LINQ Macros

LINQ Macros

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A colleague was asking how to construct a particular LINQ “operator macro” today. Basically, he was finding it inconvenient to repeat boilerplate for particular operator patterns in his code, but was struggling to inline expression snippets into LINQ query expressions. Thought I’d share a sample macro because the pattern is generally useful. I’ll illustrate a simple Left Anti Semi Join (LASJ) operator macro, but you can hopefully recognize other possibilities as well.

The LASJ operator takes as arguments a “left” collection, a “right” collection and a join predicate. It returns all elements on the left that have no matching elements on the right. My first attempt uses the LINQ “Any” operator:

public static IEnumerable<TLeft> LeftAntiSemiJoin<TLeft, TRight>(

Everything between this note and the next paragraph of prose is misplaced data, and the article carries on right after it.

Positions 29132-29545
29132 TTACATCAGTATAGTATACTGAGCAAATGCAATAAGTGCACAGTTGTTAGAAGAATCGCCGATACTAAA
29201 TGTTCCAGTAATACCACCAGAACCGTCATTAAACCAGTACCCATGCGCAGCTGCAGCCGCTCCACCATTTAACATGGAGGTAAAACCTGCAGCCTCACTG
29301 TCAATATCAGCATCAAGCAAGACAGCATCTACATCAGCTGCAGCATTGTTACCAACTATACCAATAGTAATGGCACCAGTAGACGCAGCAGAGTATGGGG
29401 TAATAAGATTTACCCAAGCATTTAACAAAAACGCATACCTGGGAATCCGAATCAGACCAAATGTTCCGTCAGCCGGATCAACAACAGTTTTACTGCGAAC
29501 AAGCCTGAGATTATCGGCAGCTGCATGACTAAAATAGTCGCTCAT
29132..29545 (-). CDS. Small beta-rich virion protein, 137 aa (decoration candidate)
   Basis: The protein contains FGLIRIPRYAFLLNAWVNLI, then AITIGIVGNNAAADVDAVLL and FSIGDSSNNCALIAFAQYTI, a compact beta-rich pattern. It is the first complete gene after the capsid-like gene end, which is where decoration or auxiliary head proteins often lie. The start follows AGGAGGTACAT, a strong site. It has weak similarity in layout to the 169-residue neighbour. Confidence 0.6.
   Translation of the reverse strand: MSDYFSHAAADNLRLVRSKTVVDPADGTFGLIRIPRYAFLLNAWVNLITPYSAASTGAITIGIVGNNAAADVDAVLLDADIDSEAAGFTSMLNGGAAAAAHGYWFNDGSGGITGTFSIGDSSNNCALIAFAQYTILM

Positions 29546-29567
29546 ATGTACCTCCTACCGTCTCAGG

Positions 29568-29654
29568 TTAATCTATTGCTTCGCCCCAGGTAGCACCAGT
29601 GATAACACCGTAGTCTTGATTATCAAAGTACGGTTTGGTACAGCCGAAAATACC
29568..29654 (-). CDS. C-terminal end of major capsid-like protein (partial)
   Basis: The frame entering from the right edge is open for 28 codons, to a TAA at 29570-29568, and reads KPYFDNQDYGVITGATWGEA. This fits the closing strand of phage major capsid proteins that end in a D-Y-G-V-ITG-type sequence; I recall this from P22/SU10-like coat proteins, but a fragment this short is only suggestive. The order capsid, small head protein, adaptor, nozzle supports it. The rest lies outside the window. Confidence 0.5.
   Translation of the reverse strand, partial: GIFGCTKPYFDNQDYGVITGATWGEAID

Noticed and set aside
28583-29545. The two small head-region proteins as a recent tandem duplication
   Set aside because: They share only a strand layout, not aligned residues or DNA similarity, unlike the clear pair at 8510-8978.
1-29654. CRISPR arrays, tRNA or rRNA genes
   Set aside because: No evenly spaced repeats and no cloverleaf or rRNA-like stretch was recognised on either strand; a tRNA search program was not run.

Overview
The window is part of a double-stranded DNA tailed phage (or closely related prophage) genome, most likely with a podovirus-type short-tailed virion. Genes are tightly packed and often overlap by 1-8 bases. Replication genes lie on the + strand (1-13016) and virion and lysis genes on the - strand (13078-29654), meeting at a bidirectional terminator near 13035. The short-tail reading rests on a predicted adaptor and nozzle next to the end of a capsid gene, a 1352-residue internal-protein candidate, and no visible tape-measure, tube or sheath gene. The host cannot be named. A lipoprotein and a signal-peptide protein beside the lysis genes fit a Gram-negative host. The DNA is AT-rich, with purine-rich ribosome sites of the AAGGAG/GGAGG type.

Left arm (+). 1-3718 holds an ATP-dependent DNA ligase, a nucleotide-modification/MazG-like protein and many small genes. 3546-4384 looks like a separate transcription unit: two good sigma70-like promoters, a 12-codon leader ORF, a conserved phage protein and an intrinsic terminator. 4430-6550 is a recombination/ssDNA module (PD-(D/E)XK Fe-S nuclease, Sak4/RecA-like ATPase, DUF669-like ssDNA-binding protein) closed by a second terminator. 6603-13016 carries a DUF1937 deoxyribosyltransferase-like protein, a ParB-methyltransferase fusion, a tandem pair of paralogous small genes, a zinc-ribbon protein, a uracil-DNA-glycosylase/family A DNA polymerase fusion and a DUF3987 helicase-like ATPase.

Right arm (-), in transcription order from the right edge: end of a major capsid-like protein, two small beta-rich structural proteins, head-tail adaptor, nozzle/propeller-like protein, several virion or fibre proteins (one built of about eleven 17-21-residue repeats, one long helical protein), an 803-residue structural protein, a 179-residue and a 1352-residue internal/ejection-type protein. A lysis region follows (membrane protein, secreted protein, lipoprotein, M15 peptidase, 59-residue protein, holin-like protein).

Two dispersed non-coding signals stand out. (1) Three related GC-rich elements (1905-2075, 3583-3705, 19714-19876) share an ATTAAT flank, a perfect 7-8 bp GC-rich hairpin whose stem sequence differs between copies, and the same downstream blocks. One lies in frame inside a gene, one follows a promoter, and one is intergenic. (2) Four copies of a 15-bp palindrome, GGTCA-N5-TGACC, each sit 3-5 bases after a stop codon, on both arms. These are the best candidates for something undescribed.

this IEnumerable<TLeft> left,

    IEnumerable<TRight> right,

    Func<TLeft, TRight, bool> predicate)

{

    return left.Where(l => !right.Where(r => predicate(l, r)).Any());

}

Works fine, but what if I want to issue a database query? In the above example, I’m potentially treating IQueryable collections as in-memory IEnumerable collections, which is horribly inefficient. LINQ to Objects will scan the contents of the left collection and for every element will scan the contents of right collection until it finds an element matching the predicate. Let’s change the operator slightly to address this concern:

public static IQueryable<TLeft> LeftAntiSemiJoin<TLeft, TRight>(

    this IQueryable<TLeft> left,

    IQueryable<TRight> right,

    Func<TLeft, TRight, bool> predicate)

{

    return left.Where(l => !right.Where(r => predicate(l, r)).Any());

}